The Las Vegas luxury market in September recorded its fewest closings since January 2021, but Realtors said the market is starting to pick up again, even if it’s not at the same heated levels of the past two years.
There were 99 closings of $1 million and higher in September, the fewest since 86 closings in January 2021, according to Forrest Barbee, corporate broker with Berkshire Hathaway HomeServices. September 2021 recorded 129 luxury closings.
Since a record of 218 in April, the market, in the months following, has recorded 178, 156, 106, 118 and 99 luxury closings.
The market, meanwhile, has a pipeline in place with 164 pending deals at the beginning of October, and Barbee and other Realtors said the luxury sector is off to a better start this month.
■ Real Estate Millions has already highlighted the top sales through the first full week in September with a home designed for dirt bikes as one of them. The home sits on a 2.3-acre lot in the northwest Las Vegas Valley and features a mega 5,000-square-foot garage. It sold for $4.65 million.
■ Another high sale was recorded was in MacDonald Highlands on Oct. 14. The one-story Henderson home on Dragon Point Drive closed for $5.83 million and was bought by a MacDonald Highlands resident and business executive.
The 7,458-square-foot home that sits on 1 acre has five bedrooms and six baths. It has a 16-car garage that serves as a man cave. Part of the Richard Luke Five Star Collection in MacDonald Highlands, it features views of the mountains and Strip.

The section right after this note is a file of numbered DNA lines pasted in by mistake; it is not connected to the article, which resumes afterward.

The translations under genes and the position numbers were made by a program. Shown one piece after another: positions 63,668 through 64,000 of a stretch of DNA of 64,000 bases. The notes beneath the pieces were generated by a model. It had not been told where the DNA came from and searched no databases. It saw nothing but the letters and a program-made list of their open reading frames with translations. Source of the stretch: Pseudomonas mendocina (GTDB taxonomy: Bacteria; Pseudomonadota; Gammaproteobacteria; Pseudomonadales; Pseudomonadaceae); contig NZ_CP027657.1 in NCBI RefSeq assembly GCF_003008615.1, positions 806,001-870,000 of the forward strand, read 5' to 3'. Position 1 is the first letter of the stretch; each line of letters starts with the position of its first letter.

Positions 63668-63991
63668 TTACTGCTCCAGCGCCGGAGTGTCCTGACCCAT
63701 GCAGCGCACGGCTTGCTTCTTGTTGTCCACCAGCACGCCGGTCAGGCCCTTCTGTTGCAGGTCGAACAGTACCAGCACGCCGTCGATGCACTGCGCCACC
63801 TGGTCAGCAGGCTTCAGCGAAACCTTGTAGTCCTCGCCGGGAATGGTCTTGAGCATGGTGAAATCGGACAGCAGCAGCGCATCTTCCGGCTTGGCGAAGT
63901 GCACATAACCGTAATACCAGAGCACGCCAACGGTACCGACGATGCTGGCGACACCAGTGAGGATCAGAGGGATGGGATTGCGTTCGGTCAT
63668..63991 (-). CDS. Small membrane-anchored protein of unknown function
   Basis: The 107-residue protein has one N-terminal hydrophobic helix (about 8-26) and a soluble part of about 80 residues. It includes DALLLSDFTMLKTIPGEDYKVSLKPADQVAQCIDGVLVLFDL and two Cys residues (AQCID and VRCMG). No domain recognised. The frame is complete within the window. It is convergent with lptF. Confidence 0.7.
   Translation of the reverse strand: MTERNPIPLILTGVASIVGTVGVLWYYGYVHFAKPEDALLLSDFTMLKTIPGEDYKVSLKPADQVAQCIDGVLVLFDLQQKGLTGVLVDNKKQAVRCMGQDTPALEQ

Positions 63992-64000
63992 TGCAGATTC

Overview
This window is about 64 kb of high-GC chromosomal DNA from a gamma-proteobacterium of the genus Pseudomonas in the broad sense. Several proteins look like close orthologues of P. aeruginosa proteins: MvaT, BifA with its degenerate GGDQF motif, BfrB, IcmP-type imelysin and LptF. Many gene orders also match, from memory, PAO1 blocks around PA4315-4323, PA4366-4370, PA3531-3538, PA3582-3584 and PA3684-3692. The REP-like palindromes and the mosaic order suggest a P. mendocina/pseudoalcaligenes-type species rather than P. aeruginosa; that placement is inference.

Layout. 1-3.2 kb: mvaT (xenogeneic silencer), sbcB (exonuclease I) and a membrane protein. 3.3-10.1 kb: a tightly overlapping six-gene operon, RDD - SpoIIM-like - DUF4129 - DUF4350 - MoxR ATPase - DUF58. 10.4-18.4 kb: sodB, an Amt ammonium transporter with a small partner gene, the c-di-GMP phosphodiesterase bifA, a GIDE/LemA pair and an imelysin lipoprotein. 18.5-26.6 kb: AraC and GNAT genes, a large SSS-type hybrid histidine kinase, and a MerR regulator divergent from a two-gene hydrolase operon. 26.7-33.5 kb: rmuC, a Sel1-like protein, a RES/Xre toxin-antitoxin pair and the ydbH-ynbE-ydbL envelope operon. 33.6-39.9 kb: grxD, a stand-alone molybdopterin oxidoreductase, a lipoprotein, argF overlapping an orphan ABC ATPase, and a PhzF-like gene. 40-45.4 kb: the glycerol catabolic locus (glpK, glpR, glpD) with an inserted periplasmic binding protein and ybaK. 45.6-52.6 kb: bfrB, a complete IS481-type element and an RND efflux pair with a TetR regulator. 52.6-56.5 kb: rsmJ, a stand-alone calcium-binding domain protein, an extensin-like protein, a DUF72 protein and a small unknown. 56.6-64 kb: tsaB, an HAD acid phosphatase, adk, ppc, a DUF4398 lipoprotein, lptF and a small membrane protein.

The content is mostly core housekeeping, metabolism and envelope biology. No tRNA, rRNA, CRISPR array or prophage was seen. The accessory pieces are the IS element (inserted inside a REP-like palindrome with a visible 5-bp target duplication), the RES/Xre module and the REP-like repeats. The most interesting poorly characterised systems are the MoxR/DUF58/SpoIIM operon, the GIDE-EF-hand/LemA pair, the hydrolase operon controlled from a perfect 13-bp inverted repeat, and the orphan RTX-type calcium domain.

The home with 15-foot ceilings features a theater, game room, office, bar and wine wall. It has pocket walls and porcelain floors. The backyard has a pool, cabana, spa, fire lounge and outdoor kitchen.
Kristen Routh-Silberman, a partner with Corcoran Global Living, represented the buyer and seller.
“There’s a lot of houses that I look at and sell and that’s one of them I wish was mine,” Routh-Silberman said. “It’s in a special location in MacDonald Highlands on 1 acre with a four-car detached garage and a 16-car detached garage. It has a golf simulator in there and games, Lamborghinis, Ferraris and all sorts of stuff. And it’s air conditioned.”
Routh-Silberman said the home was priced in 2019 before ground was broken. Even though it closed at $5.8 million, it’s closer to $8 million in value, today.
“It has a beautiful outdoor cabana and pool lounge,” Routh-Silberman said. “It’s a special house in a special location. It checks every box. It’s privately gated in a double-gated neighborhood with a long drive in.”